After hearing from Al-Ani's counsel, I advised the Defendant that the decision to plead guilty or proceed to trial was his alone to make and that before his guilty plea was accepted he could withdraw it for any reason. I also discussed the contents of the plea agreement, specifically the Government's agreement to dismiss the charge in the Indictment and to recommend a sentence of six months. Reiterating my admonition from the previous guilty plea hearing, I advised the Defendant that the Government's sentencing recommendation was not binding on the presiding District Judge. During this discussion and without prompting from the Court, Al-Ani stated, “I am no guilty because no take any message to Firas. This is right but because zero to six months, I am guilty. Zero to six months, I am guilty, but not because message.” Hearing Record 10:23:25-10:23:41. Later in the hearing, Al-Ani again stated that he had pleaded guilty because he expected a sentence of zero to six months, but he would not affirm that he was in fact guilty of the charge, id. 10:55:05-10:56:08, and he said that the facts in Paragraphs 3 through 5 of the Statement of Facts were not true, id. 10:58:02-10:58:54. Ultimately, on advice of counsel, Al-Ani refused to say whether he agreed or disagreed with the Statement of Facts. Near the conclusion of the hearing, I asked Al-Ani whether he desired to withdraw his guilty plea. Al-Ani responded that he did “not want to withdraw [his] guilty plea.” Id. 11:04:34-11:04:38.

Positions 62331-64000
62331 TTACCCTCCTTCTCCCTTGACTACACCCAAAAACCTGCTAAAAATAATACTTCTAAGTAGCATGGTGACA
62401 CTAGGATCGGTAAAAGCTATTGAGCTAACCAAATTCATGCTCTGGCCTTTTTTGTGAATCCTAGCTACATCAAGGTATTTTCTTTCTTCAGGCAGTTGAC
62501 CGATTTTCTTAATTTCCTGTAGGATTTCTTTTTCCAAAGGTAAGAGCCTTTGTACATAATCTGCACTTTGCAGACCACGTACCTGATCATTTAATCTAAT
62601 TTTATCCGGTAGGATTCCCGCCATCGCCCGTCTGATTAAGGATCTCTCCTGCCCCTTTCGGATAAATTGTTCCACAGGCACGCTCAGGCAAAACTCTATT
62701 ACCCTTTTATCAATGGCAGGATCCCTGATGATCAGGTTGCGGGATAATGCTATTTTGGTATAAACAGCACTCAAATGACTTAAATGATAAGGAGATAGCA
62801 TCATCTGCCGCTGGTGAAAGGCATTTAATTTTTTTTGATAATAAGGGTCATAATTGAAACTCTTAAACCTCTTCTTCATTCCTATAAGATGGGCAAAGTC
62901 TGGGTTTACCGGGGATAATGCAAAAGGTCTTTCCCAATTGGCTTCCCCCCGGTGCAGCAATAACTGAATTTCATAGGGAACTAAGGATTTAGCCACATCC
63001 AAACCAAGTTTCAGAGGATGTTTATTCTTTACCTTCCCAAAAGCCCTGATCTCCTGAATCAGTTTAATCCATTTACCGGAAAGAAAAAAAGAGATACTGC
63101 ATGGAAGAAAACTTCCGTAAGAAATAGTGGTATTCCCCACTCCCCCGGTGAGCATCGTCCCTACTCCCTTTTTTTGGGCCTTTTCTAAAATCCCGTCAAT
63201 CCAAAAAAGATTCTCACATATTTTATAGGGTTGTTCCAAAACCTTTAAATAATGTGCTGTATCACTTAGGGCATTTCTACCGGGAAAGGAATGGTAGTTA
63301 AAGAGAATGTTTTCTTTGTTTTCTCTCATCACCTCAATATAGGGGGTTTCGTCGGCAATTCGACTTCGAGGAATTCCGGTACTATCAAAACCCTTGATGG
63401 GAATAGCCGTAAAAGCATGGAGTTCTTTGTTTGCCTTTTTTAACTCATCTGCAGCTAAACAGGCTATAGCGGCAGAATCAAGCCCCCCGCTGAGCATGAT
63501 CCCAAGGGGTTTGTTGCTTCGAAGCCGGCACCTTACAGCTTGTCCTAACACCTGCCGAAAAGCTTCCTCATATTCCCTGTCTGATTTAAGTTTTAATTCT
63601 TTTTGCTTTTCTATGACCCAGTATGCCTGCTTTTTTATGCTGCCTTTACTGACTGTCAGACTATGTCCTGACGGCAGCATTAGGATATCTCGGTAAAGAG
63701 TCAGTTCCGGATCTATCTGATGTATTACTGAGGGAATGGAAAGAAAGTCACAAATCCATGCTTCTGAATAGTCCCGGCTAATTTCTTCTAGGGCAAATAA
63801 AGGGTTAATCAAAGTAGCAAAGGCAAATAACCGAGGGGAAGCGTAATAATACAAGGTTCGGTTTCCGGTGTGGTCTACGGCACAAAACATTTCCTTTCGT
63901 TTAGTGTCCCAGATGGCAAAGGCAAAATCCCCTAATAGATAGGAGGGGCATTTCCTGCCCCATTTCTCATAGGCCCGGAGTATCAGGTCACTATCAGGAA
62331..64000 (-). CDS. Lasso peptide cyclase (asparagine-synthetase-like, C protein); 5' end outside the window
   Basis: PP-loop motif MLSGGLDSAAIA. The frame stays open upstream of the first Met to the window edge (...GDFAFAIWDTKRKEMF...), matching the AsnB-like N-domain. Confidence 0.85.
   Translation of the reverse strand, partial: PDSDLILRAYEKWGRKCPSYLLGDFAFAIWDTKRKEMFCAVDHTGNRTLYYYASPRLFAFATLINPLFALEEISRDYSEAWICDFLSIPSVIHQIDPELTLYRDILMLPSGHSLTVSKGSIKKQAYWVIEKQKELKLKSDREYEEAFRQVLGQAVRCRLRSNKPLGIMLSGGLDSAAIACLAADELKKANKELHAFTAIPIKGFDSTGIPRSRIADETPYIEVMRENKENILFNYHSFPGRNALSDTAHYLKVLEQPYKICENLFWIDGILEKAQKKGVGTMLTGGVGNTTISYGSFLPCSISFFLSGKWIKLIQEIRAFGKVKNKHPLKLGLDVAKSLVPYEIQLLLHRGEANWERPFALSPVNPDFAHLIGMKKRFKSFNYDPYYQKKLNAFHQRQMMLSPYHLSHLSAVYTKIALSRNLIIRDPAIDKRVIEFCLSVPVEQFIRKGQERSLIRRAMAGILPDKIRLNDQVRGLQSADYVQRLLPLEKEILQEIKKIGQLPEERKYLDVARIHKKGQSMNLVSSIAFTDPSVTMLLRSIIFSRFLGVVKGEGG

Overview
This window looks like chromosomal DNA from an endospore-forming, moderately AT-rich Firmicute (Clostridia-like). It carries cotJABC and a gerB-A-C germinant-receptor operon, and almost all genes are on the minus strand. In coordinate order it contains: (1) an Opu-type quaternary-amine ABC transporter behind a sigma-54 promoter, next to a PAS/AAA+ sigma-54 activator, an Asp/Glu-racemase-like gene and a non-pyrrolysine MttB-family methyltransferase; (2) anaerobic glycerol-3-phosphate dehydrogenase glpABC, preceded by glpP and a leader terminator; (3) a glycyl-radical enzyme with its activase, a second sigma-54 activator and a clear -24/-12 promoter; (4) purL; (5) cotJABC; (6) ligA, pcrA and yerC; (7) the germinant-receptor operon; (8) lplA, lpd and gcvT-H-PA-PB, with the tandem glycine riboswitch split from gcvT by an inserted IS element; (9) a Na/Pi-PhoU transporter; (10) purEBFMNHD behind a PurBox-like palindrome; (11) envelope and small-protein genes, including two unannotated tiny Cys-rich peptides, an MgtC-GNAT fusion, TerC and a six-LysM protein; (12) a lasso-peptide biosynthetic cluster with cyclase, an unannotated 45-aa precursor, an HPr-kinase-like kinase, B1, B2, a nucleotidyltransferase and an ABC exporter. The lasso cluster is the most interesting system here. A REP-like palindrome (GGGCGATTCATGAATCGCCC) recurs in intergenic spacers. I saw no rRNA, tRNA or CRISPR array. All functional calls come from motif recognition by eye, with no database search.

II. Analysis

         The Government opposes the Defendant's motion to withdraw his guilty plea, arguing that once a guilty plea has been accepted by the court, a defendant may withdraw it only upon a showing of a fair and just reason. Fed. R. Crim. P. 11(d)(2)(B). As it goes, this is a correct statement of the law, but that standard does not govern the situation presented here. Judge Conrad referred this case to the undersigned Magistrate Judge to conduct a Rule 11 hearing and submit a report and recommendation “as to acceptance of such plea.” ECF No. 25. I stayed within the scope of the referral order and merely recommended acceptance of, rather than actually accepted, Al-Ani's guilty plea. ECF No. 36 at 3. Thus, this case is distinguishable from United States v. Benton, 523 F.3d 424 (4th Cir. 2008), which the Government relies on, as the magistrate judge in that case not only conducted the guilty plea hearing, but also accepted the defendant's guilty plea before he attempted to withdraw it, id. at 426-27, 433.